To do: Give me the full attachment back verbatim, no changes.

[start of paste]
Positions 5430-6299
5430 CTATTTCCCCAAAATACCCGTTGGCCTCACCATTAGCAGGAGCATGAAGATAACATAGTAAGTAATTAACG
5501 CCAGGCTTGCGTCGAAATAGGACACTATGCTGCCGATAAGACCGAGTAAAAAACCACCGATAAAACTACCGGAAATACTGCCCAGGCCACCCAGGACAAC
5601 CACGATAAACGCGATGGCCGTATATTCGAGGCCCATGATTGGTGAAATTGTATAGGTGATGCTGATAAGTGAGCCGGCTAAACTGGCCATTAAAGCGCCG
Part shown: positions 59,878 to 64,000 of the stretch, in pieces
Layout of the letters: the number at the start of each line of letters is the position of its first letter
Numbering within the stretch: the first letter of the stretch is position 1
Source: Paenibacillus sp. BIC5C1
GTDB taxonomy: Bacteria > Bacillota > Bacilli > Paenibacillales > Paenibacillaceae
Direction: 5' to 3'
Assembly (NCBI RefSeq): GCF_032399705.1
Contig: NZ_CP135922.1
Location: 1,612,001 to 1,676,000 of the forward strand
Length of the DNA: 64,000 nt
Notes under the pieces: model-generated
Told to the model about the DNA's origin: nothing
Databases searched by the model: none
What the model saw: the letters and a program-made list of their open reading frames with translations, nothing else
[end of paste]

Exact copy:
Positions 5430-6299
5430 CTATTTCCCCAAAATACCCGTTGGCCTCACCATTAGCAGGAGCATGAAGATAACATAGTAAGTAATTAACG
5501 CCAGGCTTGCGTCGAAATAGGACACTATGCTGCCGATAAGACCGAGTAAAAAACCACCGATAAAACTACCGGAAATACTGCCCAGGCCACCCAGGACAAC
5601 CACGATAAACGCGATGGCCGTATATTCGAGGCCCATGATTGGTGAAATTGTATAGGTGATGCTGATAAGTGAGCCGGCTAAACTGGCCATTAAAGCGCCG
Part shown: positions 59,878 to 64,000 of the stretch, in pieces
Layout of the letters: the number at the start of each line of letters is the position of its first letter
Numbering within the stretch: the first letter of the stretch is position 1
Source: Paenibacillus sp. BIC5C1
GTDB taxonomy: Bacteria > Bacillota > Bacilli > Paenibacillales > Paenibacillaceae
Direction: 5' to 3'
Assembly (NCBI RefSeq): GCF_032399705.1
Contig: NZ_CP135922.1
Location: 1,612,001 to 1,676,000 of the forward strand
Length of the DNA: 64,000 nt
Notes under the pieces: model-generated
Told to the model about the DNA's origin: nothing
Databases searched by the model: none
What the model saw: the letters and a program-made list of their open reading frames with translations, nothing else